Brandon Hogan told Keith Tandy last week that he was getting frustrated. Cincinnati kept throwing to Tandy's side of the field, leaving Hogan without many chances to make plays or lay a hit on somebody.
The Bearcats attempted to pick on what they considered to be the lesser cornerback on West Virginia's defense. They ended up pretty frustrated, too.
Tandy was seen by many as a potential weak link on the Mountaineers' defense coming into the year. But the junior's improved, steady play has helped make that defense one of the most dominating in the country. Cincinnati found out the hard way, as its high-powered passing attack managed only 221 yards while Tandy had an interception and four pass breakups. Afterward, head coach Bill Stewart said that Hogan and Tandy had "as solid a game here by two corners as I've seen in many, many a moon."
Most people expected Hogan to be an All-Big East-caliber corner. Tandy is the one leading the league in passes defended and tied for the most interceptions with five.
"It's been pretty drastic," Tandy said of his own improvement. "The main thing is that people are afraid to throw it at Brandon, so they come my way more."
Tandy is also playing with a much higher level of confidence that has come through experience. The lasting memory of last season for him was getting beat on long balls by South Florida's Carlton Mitchell in a loss to the Bulls in Tampa. Those tough times helped him grow.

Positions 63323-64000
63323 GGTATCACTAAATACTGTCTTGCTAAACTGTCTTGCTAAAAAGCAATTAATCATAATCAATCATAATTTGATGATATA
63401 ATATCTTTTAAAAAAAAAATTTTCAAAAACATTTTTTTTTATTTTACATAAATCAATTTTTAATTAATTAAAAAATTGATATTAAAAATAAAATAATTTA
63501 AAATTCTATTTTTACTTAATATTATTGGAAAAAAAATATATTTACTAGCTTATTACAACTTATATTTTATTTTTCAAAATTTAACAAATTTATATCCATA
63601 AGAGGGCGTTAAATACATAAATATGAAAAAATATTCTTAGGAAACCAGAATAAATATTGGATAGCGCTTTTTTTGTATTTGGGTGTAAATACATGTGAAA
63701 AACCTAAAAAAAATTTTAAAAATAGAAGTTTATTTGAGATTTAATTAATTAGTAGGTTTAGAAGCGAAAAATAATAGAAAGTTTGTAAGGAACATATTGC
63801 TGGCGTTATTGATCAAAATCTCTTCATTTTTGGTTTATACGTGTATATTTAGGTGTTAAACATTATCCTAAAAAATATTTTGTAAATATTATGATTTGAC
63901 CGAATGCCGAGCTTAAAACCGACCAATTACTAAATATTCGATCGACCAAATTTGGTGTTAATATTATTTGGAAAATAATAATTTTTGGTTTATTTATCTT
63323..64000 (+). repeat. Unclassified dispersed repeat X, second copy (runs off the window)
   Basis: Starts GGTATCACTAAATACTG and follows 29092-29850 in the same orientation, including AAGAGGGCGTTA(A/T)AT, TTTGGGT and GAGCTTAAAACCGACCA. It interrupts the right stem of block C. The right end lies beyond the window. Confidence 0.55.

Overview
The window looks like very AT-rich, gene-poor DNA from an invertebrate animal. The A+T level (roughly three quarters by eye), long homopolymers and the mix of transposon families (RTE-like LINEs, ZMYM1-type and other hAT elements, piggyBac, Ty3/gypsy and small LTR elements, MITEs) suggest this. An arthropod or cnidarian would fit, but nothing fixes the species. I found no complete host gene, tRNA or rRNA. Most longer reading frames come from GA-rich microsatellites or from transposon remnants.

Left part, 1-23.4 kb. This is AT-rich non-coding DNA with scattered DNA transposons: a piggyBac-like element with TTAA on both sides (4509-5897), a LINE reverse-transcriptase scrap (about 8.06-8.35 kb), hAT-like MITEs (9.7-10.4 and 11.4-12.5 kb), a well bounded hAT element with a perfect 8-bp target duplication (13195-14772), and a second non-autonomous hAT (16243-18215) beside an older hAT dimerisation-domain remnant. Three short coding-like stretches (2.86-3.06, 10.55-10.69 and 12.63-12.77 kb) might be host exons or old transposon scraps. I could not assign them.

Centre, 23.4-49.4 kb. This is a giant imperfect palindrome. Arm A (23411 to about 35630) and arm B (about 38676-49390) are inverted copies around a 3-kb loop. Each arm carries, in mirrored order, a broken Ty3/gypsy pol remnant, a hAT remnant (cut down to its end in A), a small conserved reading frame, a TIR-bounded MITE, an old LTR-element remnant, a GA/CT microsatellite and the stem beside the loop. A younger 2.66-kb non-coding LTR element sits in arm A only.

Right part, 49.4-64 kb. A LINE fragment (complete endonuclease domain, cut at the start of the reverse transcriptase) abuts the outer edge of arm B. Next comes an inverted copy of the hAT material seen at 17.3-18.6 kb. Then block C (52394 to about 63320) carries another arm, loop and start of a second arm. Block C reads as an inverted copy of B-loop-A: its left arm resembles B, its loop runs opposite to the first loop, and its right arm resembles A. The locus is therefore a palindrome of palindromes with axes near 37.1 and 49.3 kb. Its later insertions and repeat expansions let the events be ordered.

"Once you get beat two or three times in a game like that, you realize it's not the end of world," he said. "I came back and made a couple plays in that game, and the whole time my teammates and coaches were like, 'We believe in you.' That was huge for me."
Defensive backs coach David Lockwood says Hogan is the type of guy who never lets anything bother him. If he gets burned on a play, he immediately forgets it. Tandy doesn't have the same personality, but he's getting there.
"I watch Brandon a lot," Tandy said. "Everybody should play like him. He's running around out there, having a good time and trying to make plays."
Tandy has had his own moments. He had a strong game against LSU, when Hogan returned from a one-game suspension. Tandy grabbed his first interception of the season that night in Baton Rouge and said it was special because he grew up watching SEC football as a youngster in Hopkinsville, Ky. The only SEC school to offer the three-sport star and standout high school quarterback was Kentucky, which came in late after West Virginia had recruited him. No other FBS programs offered scholarships.
Teammates jokingly call Tandy "Tip Drill" because so many of his interceptions have come on deflected passes. But there's skill in that.
"He's in the right place at the right time," Lockwood said. "He gives himself a chance to do what he's supposed to do."
Tandy will have a new challenge this week as he returns to his home state to play at Louisville. The Cardinals have a balanced attack led by the league's best rushing offense. That allows them to succeed with play-action passes, and it means the defensive backs will have to be disciplined in knowing when to support the run and when to cover streaking receivers.
But West Virginia is well equipped to deal with that. The Mountaineers have not just one, but two of the best cornerbacks in the Big East
"When you have two guys who can hold it down out there, it just makes the defense that much better," Lockwood said.